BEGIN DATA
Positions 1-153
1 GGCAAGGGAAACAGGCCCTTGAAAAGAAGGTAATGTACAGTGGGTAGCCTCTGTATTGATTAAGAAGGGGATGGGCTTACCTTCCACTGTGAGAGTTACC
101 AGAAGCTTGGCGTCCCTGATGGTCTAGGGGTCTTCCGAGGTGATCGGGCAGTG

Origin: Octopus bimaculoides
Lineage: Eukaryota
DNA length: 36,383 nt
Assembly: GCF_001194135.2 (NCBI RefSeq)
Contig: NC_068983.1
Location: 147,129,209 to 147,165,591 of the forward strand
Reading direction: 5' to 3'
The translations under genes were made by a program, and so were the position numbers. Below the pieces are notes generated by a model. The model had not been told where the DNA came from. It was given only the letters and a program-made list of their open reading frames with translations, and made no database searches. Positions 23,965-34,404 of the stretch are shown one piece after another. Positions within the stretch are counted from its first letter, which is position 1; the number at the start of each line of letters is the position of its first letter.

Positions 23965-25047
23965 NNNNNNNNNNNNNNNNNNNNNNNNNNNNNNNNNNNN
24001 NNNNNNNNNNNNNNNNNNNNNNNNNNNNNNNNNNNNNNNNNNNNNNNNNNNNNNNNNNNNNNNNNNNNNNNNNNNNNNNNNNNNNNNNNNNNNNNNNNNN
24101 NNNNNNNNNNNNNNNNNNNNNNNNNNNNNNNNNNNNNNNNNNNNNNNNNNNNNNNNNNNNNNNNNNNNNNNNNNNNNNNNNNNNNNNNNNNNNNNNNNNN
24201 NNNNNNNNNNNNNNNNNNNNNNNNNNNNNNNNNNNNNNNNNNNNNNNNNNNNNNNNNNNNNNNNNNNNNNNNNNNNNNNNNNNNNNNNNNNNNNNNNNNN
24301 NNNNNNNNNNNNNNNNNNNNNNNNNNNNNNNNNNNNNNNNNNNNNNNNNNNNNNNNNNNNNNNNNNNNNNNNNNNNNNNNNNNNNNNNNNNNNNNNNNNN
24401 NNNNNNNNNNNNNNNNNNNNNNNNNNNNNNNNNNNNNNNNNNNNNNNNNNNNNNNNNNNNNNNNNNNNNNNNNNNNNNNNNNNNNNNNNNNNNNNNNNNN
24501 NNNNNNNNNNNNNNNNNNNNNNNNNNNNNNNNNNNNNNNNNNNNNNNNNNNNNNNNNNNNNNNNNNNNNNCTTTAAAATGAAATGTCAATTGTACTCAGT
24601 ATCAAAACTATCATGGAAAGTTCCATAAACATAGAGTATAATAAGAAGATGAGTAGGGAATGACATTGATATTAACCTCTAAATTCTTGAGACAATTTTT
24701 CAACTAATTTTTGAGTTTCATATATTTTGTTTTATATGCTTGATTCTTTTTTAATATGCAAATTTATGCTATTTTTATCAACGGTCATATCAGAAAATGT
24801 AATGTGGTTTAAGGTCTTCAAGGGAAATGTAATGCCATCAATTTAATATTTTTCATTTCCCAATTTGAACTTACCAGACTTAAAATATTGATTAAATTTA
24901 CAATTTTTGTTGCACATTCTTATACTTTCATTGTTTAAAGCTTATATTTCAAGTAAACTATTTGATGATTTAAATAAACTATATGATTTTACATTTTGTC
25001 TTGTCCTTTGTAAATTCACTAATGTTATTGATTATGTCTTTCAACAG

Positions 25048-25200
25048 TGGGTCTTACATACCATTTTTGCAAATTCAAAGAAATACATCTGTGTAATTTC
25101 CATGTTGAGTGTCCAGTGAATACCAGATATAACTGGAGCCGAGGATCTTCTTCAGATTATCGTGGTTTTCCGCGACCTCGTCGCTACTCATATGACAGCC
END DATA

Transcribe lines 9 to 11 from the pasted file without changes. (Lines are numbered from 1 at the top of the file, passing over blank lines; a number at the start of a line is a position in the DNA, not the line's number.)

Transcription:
Location: 147,129,209 to 147,165,591 of the forward strand
Reading direction: 5' to 3'
The translations under genes were made by a program, and so were the position numbers. Below the pieces are notes generated by a model. The model had not been told where the DNA came from. It was given only the letters and a program-made list of their open reading frames with translations, and made no database searches. Positions 23,965-34,404 of the stretch are shown one piece after another. Positions within the stretch are counted from its first letter, which is position 1; the number at the start of each line of letters is the position of its first letter.